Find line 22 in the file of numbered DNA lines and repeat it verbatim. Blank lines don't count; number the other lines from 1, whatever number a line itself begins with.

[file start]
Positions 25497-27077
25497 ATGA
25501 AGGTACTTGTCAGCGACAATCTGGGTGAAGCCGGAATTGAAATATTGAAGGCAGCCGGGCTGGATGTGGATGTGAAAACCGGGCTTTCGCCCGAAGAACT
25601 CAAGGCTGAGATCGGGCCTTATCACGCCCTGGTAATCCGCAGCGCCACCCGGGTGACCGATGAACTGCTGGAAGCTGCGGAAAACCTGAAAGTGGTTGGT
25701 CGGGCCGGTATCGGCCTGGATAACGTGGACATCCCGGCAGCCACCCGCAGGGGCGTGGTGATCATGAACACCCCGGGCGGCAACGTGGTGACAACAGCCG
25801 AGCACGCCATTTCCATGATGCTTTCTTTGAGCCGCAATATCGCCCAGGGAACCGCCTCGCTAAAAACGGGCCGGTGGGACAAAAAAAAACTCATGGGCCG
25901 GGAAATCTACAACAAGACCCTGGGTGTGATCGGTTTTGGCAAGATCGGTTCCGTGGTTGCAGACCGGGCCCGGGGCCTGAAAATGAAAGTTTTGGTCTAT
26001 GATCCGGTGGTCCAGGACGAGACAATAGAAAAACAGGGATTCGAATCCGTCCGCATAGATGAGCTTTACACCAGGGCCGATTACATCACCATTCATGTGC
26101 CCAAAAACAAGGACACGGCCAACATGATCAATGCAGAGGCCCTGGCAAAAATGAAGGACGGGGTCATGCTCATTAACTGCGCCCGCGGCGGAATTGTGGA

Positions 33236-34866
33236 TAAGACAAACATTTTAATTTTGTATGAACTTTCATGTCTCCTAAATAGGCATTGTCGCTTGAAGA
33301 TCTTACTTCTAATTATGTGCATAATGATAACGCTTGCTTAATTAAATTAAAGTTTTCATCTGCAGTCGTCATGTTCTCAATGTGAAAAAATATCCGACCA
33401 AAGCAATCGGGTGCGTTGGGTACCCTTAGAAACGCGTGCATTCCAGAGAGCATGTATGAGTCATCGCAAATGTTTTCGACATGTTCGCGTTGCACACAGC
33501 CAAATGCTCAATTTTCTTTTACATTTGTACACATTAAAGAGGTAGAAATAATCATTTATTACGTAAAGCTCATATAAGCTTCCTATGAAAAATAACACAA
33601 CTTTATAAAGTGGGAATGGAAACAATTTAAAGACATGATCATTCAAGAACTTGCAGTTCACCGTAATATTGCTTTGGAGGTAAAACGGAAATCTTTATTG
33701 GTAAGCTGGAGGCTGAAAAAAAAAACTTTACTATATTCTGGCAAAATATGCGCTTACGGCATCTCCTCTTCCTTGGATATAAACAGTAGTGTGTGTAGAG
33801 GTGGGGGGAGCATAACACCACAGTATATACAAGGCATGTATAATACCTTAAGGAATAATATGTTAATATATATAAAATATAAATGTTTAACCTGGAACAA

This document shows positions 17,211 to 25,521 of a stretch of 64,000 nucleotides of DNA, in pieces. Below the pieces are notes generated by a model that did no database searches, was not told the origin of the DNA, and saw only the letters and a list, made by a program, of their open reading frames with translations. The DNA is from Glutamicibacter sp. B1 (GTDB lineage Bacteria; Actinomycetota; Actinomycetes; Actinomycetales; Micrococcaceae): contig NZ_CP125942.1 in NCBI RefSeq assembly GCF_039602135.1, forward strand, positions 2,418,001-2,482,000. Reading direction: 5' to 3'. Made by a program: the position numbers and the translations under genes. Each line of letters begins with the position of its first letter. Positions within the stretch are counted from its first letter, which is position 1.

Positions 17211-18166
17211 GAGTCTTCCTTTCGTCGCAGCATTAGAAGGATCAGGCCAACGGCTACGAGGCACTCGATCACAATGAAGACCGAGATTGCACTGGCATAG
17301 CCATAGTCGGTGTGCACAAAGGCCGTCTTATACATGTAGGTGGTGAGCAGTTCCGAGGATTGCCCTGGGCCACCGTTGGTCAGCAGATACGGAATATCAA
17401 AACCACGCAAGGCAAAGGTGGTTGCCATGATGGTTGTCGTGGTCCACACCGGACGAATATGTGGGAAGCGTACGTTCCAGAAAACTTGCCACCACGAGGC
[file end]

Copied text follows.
17401 AACCACGCAAGGCAAAGGTGGTTGCCATGATGGTTGTCGTGGTCCACACCGGACGAATATGTGGGAAGCGTACGTTCCAGAAAACTTGCCACCACGAGGC